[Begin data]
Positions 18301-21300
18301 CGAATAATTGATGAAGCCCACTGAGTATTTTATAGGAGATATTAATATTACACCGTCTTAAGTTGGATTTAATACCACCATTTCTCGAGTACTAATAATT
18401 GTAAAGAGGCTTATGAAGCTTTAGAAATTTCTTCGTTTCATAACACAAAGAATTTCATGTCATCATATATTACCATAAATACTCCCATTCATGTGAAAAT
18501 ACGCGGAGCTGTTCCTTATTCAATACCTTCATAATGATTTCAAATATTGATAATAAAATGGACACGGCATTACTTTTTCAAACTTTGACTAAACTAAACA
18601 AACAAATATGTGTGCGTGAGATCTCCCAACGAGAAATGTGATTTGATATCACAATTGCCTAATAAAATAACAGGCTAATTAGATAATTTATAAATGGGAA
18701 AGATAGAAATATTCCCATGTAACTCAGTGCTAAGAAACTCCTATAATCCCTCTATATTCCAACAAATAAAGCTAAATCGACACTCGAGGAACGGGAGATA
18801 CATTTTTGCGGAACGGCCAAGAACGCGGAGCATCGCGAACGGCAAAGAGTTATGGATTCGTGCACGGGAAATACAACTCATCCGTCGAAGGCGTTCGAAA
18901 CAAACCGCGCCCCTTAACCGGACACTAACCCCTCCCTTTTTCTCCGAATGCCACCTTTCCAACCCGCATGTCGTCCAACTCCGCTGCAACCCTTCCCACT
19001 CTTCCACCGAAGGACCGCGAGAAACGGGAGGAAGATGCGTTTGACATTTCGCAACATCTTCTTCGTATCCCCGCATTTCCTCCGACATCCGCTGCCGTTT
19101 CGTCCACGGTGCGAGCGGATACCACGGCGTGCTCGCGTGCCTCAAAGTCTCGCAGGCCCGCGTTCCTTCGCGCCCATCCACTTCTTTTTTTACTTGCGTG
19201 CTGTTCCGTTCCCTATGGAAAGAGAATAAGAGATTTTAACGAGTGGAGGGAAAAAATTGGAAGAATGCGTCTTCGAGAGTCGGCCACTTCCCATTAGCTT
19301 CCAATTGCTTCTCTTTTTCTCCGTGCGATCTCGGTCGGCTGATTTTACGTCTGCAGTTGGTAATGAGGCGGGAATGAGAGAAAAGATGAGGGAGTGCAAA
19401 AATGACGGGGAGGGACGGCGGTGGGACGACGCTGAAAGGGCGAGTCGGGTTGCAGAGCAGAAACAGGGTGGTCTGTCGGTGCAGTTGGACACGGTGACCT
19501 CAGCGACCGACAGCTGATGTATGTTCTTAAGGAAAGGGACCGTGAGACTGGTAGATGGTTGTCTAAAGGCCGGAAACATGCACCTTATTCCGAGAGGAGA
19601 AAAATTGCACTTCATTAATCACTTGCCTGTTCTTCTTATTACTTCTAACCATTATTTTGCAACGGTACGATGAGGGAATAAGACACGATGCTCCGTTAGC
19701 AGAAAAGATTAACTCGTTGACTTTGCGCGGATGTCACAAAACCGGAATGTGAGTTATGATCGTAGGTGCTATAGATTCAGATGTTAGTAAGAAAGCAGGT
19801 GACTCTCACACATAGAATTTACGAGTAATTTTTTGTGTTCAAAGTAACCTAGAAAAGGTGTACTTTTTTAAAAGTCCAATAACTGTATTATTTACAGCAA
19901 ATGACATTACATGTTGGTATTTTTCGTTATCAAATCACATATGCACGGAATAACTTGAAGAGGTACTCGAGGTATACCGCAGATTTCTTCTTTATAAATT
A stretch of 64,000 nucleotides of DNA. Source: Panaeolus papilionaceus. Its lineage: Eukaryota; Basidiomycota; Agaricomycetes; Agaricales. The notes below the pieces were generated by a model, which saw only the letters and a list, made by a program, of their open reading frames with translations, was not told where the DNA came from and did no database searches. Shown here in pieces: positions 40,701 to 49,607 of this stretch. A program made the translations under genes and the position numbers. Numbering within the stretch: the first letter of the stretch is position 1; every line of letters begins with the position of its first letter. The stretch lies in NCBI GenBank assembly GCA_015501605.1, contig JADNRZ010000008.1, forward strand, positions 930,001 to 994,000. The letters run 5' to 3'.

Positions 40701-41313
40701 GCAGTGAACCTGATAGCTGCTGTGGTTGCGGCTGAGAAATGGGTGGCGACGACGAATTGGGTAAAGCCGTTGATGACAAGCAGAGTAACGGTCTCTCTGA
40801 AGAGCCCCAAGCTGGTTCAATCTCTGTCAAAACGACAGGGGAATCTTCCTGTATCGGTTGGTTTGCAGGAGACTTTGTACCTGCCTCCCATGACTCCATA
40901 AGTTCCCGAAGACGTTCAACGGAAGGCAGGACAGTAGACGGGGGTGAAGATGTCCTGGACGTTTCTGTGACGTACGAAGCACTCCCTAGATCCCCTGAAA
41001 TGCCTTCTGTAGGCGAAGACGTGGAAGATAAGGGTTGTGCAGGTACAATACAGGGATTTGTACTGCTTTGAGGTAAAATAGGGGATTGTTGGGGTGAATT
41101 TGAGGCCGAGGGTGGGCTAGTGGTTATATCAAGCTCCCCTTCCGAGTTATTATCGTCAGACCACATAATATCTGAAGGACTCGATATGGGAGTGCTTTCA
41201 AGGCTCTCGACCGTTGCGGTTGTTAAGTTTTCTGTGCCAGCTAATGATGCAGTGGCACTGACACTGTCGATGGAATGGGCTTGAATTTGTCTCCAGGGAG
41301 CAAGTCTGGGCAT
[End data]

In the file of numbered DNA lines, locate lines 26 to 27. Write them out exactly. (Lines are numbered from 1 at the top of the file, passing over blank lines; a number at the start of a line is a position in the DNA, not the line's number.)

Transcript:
41201 AGGCTCTCGACCGTTGCGGTTGTTAAGTTTTCTGTGCCAGCTAATGATGCAGTGGCACTGACACTGTCGATGGAATGGGCTTGAATTTGTCTCCAGGGAG
41301 CAAGTCTGGGCAT